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Human Research Program

Sensorimotor Assessment and Rehabilitation Apparatus: Procedures and Equipment (PI=Schubert)

Completed Technology Project

Project Introduction

NOTE (Ed., 5/5/2014): Continuation of "Sensorimotor Assessment and Rehabilitation Apparatus: Procedures and Equipment" with Michael Schubert as PI; same grant number NNX10AO19G and period of performance. See Shelhamer (original PI) for previous reports.

Long-duration flight leads to sensorimotor problems which can be critical during landing, rendezvous, and operations on other planetary surfaces. While specific sensorimotor effects have been identified, it is not known which ones have the most adverse impact, or how best to assess them and apply appropriate rehabilitation procedures. NASA’s current goal in addressing this situation is to develop a means to assess sensorimotor function rapidly with a portable device, so that an astronaut can make a determination as to whether or not he or she is impaired enough to affect mission safety or success before undertaking a demanding task (piloting, landing, reentry, egress, extravehicular activity (EVA), tele-operation, etc.).

Accordingly, the goal of this project is to develop a portable hand-held device that will allow a single crewmember to assess his/her sensorimotor function in no more than 20 minutes. This is to be accomplished with a judicious choice of which sensorimotor functions to assess, and careful design to obtain the maximum data in the minimum time. The device and procedures being developed to meet these requirements are based on a tablet computer and body-mounted motion-sensor units. Through a set of simple software routines, a rapid assessment of sensorimotor capabilities will be made. The final device will be small, require little power and space, and provide what is essentially a self-contained sensorimotor lab/clinic. We term this device and its embedded software the Sensorimotor Assessment and Rehabilitation Apparatus (SARA).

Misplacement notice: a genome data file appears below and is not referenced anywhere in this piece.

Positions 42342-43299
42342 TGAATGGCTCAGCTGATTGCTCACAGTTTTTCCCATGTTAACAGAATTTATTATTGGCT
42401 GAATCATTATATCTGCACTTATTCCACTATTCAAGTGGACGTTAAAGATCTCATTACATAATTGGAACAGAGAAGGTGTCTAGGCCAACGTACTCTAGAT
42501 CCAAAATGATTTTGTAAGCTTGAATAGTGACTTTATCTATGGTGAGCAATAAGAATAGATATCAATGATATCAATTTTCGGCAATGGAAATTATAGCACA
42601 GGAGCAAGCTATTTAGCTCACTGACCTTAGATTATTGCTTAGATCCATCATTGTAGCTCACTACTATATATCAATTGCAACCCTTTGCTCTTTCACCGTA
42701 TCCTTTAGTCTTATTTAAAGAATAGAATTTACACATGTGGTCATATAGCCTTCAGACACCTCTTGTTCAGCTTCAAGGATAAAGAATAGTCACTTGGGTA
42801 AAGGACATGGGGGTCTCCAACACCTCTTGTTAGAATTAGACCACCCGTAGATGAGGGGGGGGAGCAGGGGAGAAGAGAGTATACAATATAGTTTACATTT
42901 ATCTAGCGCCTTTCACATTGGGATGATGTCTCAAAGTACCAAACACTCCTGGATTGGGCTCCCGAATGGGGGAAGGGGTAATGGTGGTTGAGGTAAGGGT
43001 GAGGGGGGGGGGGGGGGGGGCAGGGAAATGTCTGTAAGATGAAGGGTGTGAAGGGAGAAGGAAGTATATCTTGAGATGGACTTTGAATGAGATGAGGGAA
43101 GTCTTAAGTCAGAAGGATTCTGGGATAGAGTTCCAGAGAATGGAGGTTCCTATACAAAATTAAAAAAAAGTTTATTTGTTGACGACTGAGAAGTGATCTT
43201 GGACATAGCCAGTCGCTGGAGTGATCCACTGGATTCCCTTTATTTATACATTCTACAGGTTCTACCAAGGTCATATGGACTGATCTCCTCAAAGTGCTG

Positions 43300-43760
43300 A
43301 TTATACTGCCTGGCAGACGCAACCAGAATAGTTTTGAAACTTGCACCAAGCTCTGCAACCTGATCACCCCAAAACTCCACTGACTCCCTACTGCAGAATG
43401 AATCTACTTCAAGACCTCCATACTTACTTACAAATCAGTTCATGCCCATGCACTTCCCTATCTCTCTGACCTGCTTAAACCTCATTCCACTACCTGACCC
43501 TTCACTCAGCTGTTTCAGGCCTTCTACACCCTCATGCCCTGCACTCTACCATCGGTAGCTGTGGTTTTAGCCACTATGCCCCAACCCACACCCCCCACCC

SARA has been designed to measure the following functional behaviors, chosen based on laboratory and parabolic flight studies, as being relevant for safe and effective functioning in the space flight environment and likely also to be affected by long-duration space flight:

1. Vestibulo-ocular function during pitching head movements. Subjects actively make pitch head rotation while viewing a target that moves, which they are then tasked to stabilize during the head motion. Without need to record the eyes, this task provides a non-invasive assay of the vestibulo-ocular reflex and canal-otolith integration; highly relevant for gaze stabilization. We term this task the vestibulo-ocular nulling (VON) test.

2. Vestibulo-ocular function as mediated by the otolith organs. We use a binocular display with lines set by the subject to appear collinear or parallel, to measure vertical skew and disconjugate torsion, which are measures of otolith asymmetry. This is highly relevant for gaze stabilization and may be predictive of motion sickness susceptibility.

3. Postural control, by measuring body sway with eyes closed. This test is enhanced by having the subject make pitching head movements.

4. Locomotion, by measuring alterations in the coupling between pitching head movements and vertical body motions during walking. We also have subjects perform the 'Timed Up and Go' test and walk heel to toe with eyes open and closed.

5. Dynamic visual acuity. Subjects make active head rotations in pitch (or yaw) at a two different velocity thresholds (60 d/s or 120 d/s) while attempting to identify the orientation of the open segment of the letter 'C' (up, down, left, right). This is highly relevant for gaze stabilization.

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